I was surprised that VueScan, obviously outclassed by a program that costs 10 times as much, did so well, but FineReader 9.0 was the clear winner.
Al Fasoldt's reviews and commentaries, continuously available online since 1983

T e c h n o f i l e
Can you save money on OCR?

Jan. 25, 2009

By Al Fasoldt
Copyright © 2009, Al Fasoldt
Copyright © 2009, The Post-Standard

   Optical character recognition is tricky. When it works right, it's great. But good OCR usually costs a lot of money. Is there a way to scan a document into editable text without applying for your share of that Wall Street bailout?
   The answer is a definite "maybe."
   Optical character recognition is the city-slicker cousin of photo scanning. Unlike scans of photographs, which are turned into digital pictures, scans of documents are converted into text you can edit in your word processor and save on your computer's hard drive. This requires clever software that traditionally costs a lot of money.
   But can cheap software be just as clever? To see how an inexpensive OCR program compares with the industry-leading software, I ran some tests of various documents -- including some that weren't very readable to my tired old human eyes -- using VueScan, a $39.95 all-purpose scanner program with built-in OCR capabilities, and ABBYY FineReader 9.0 Professional Edition, a $399 OCR program used by many offices.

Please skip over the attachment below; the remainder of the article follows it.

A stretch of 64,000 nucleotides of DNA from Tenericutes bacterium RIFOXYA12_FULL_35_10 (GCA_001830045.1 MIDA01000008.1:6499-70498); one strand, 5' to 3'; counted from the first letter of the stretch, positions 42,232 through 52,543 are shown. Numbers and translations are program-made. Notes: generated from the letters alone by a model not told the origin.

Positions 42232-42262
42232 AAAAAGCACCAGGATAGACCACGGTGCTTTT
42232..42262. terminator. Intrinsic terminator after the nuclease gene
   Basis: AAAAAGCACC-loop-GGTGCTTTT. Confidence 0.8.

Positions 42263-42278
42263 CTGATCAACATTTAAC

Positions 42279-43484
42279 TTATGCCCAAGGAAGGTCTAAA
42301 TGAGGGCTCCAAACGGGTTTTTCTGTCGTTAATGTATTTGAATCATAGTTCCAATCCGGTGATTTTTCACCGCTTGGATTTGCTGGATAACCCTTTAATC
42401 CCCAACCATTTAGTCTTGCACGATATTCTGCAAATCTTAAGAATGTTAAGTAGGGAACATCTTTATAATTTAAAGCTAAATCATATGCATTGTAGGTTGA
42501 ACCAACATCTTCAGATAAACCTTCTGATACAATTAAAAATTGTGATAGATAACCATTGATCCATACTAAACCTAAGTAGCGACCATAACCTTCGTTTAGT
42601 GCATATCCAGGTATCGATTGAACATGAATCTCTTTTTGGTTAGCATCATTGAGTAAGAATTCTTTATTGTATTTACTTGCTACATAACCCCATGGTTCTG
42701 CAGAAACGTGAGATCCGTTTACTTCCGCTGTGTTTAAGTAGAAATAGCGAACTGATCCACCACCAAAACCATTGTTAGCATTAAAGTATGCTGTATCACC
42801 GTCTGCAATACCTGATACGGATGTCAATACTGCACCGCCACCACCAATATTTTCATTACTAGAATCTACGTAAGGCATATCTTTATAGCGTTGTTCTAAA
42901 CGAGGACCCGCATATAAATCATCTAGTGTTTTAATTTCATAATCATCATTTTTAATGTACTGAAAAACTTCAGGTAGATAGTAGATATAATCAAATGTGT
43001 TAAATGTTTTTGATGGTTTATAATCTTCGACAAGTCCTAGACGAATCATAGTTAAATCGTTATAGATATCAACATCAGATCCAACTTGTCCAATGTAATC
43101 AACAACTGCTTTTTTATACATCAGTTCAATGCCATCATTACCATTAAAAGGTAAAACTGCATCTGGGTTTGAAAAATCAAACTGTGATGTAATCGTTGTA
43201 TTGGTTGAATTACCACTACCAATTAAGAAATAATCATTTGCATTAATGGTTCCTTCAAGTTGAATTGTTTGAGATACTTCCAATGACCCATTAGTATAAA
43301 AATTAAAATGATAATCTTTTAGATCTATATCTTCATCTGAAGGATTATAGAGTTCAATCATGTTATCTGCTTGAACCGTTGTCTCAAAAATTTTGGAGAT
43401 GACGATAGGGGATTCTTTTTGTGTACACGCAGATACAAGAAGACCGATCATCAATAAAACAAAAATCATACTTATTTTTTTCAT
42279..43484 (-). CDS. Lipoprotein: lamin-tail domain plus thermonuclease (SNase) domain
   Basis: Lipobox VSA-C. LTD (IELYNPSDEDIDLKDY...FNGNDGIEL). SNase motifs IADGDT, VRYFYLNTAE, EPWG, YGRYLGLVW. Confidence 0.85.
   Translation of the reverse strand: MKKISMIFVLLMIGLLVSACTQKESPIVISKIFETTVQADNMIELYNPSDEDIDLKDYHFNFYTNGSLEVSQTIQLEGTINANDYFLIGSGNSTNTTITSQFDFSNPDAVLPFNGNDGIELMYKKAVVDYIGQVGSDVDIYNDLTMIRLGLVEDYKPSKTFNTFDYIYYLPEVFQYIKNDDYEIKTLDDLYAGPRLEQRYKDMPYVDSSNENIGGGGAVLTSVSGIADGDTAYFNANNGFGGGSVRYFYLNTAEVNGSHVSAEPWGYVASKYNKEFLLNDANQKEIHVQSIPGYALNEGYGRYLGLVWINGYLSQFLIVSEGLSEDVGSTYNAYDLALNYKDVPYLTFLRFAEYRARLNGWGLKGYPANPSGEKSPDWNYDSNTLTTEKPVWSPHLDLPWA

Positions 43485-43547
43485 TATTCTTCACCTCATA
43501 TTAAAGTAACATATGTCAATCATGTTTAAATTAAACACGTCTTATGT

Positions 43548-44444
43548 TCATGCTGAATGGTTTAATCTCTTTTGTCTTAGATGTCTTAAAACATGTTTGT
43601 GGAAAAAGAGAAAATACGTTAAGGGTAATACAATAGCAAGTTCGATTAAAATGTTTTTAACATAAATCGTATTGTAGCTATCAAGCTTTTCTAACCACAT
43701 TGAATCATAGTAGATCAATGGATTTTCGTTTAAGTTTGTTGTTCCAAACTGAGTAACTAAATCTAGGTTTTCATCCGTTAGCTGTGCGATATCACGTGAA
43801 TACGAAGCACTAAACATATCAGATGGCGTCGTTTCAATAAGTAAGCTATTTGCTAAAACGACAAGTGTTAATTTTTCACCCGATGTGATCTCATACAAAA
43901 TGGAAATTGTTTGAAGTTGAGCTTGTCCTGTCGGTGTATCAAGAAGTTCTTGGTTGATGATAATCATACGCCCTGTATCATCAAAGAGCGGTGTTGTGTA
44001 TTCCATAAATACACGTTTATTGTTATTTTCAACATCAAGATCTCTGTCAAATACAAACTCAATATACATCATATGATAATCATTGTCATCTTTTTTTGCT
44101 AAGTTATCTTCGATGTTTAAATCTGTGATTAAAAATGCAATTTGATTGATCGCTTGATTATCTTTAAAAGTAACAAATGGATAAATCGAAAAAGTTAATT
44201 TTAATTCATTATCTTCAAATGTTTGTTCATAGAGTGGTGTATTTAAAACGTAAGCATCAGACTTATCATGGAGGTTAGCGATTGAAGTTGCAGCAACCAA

My conclusion? I was surprised that VueScan, obviously outclassed by a program that costs 10 times as much, did so well, but FineReader 9.0 was the clear winner -- and I mean "clear" in a very real way. Text that VueScan's OCR software stumbled over, such as documents that had been sloppily photocopied, usually were massaged into clearly readable text with FineReader 9.0.
   FineReader 9.0 also did a good job with "broken" text -- documents with tables and other text that snaked from one column to another. VueScan sometimes did well with such challenges, but never performed as well as FineReader 9.0.
   But the price differential made me stop and think. Text that VueScan had trouble with could be fixed up manually by typing corrections into the editable document. This might seem like a burden, but is it a burden worth the price difference? If you're saving more than $350 on the software, you probably would be smart in thinking of the extra typing chore as a more of a money saver than a time waster.
   One advantage to VueScan is its availability for both Windows and Macs. FineReader 9.0 is only sold as a Windows program. (Oddly, however, you get both Windows and Mac versions of a simpler version of FineReader when you buy some scanners. My Epson Artisan 700 came with that version of FineReader, and I use it on my Macs.)
   Both programs can be tried out for free, and you can also buy them right from the Web sites. Check out VueScan at www.hamrick.com and FineReader 9.0 at www.abbyyusa.com.